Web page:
2. Perhaps even more crucially, deformance reveals the special inner resources that texts have when they are constituted poetically. Nor do judgments about the putative quality of the poem matter. Good, bad, mediocre poems, by whatever measure or judgment: in so far as they are poetically made, they share this special kind of intelligibility.

      Notice that for these inner resources to become manifest, the consideration of its constitution as poetic presumes the outcome as intelligible. This is how performance comes back in.

    3. The syllable of a syllable can also be the letters which are the smallest units of any syllable

      Conveniently, perhaps, this close reading reveals the ways in which this poem comments on close reading.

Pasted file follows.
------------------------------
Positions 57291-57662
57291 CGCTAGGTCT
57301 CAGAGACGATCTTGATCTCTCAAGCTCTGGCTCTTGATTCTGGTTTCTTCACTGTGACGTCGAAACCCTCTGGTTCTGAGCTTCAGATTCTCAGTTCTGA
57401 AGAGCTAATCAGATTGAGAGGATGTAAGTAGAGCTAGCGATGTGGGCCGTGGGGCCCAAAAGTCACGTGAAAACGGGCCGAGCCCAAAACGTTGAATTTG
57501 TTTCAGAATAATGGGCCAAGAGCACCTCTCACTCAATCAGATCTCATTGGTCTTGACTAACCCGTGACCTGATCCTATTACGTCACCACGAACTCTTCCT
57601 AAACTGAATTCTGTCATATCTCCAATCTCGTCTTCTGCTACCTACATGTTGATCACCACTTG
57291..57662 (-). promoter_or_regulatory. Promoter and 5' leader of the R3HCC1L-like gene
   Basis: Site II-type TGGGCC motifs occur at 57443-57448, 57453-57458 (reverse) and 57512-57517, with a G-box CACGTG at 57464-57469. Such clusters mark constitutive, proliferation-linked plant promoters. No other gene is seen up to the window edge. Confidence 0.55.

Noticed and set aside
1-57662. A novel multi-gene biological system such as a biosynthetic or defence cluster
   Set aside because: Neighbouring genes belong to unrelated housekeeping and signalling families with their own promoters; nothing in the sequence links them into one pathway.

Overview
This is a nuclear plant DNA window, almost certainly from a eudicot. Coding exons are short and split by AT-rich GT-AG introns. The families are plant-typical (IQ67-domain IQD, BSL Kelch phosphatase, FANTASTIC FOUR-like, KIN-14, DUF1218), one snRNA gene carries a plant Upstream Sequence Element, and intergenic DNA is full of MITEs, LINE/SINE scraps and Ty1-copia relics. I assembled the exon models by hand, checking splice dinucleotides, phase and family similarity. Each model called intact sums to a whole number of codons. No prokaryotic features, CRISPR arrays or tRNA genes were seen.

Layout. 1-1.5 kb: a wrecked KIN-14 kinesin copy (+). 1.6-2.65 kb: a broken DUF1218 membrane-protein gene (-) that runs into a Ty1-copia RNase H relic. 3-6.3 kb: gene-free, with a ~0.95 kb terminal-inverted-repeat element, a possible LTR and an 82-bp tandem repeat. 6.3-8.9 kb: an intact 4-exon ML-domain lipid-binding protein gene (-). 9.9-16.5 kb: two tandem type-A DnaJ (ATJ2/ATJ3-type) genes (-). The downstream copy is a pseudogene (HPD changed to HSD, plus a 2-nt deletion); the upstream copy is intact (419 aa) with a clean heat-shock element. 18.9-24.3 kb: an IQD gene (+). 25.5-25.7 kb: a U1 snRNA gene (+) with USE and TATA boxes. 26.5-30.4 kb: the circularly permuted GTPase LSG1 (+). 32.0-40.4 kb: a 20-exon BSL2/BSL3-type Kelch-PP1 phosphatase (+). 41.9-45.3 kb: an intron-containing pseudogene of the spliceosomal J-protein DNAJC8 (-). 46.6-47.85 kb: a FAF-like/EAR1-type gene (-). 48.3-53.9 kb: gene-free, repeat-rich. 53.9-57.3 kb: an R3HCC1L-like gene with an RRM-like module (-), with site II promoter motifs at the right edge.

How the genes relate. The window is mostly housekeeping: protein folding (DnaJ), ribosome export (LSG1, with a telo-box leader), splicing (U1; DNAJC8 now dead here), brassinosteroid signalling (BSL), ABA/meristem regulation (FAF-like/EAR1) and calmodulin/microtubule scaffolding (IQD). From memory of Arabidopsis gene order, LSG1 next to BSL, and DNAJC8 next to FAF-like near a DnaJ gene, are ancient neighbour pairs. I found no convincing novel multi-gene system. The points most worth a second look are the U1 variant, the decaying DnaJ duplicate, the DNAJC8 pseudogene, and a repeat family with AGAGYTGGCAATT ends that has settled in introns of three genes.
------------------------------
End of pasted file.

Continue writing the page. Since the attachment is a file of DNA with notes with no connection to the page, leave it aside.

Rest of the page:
4. ass Charles Olson

      typo lol

    5. deformative poetics

      "poetics" implies an assessment. That there are differentiated practical outcomes of different deformative methods.

    6. Deformative moves re-investigate the terms in which critical commentary will be undertaken

      What is at stake here.

    7. In truth, however, they comprise the operating system of language, the basis that drives and supports the front-end software.

      This is an interesting and relevalotory metaphor: that the underlying linguistic rules of spelling, typography, grammar, language, etc. are the operating system (or maybe machine code or assembly would be better analogy) of "imaginative works" and that -- crucially -- such code is incorrectly presumed to be pre-interpretive and pre-critical.

    8. a Humpty Dumpty mode

      That is, it means precisely what he intends it to mean.

    9. Humpty Dumpty, threw in Alice's face to unhinge her conventional imagination of language

      'When I use a word,' Humpty Dumpty said, in rather a scornful tone, 'it means just what I choose it to mean — neither more nor less.'


    10. strategy of estrangement

      To reclaim that "vital force" of a poem, one has to make it strange agin.